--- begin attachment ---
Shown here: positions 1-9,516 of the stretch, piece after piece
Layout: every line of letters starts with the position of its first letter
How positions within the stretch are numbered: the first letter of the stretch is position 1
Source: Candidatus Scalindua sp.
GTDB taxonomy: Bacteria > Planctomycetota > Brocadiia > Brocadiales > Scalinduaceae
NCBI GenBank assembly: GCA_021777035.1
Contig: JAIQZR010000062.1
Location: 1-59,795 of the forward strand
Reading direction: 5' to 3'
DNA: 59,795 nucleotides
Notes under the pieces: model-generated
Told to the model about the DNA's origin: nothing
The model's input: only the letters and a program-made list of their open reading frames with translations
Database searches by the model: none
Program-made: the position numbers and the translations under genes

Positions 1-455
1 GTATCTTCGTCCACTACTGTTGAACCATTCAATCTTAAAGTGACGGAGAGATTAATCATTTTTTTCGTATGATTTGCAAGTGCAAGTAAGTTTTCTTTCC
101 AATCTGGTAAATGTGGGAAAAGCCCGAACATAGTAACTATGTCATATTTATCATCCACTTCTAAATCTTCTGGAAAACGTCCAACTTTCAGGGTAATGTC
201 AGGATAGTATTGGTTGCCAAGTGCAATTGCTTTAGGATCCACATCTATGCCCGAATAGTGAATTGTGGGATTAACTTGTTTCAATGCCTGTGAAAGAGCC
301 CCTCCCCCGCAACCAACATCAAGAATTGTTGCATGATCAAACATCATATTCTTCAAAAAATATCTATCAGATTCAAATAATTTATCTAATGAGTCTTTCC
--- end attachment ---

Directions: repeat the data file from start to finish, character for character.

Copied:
Shown here: positions 1-9,516 of the stretch, piece after piece
Layout: every line of letters starts with the position of its first letter
How positions within the stretch are numbered: the first letter of the stretch is position 1
Source: Candidatus Scalindua sp.
GTDB taxonomy: Bacteria > Planctomycetota > Brocadiia > Brocadiales > Scalinduaceae
NCBI GenBank assembly: GCA_021777035.1
Contig: JAIQZR010000062.1
Location: 1-59,795 of the forward strand
Reading direction: 5' to 3'
DNA: 59,795 nucleotides
Notes under the pieces: model-generated
Told to the model about the DNA's origin: nothing
The model's input: only the letters and a program-made list of their open reading frames with translations
Database searches by the model: none
Program-made: the position numbers and the translations under genes

Positions 1-455
1 GTATCTTCGTCCACTACTGTTGAACCATTCAATCTTAAAGTGACGGAGAGATTAATCATTTTTTTCGTATGATTTGCAAGTGCAAGTAAGTTTTCTTTCC
101 AATCTGGTAAATGTGGGAAAAGCCCGAACATAGTAACTATGTCATATTTATCATCCACTTCTAAATCTTCTGGAAAACGTCCAACTTTCAGGGTAATGTC
201 AGGATAGTATTGGTTGCCAAGTGCAATTGCTTTAGGATCCACATCTATGCCCGAATAGTGAATTGTGGGATTAACTTGTTTCAATGCCTGTGAAAGAGCC
301 CCTCCCCCGCAACCAACATCAAGAATTGTTGCATGATCAAACATCATATTCTTCAAAAAATATCTATCAGATTCAAATAATTTATCTAATGAGTCTTTCC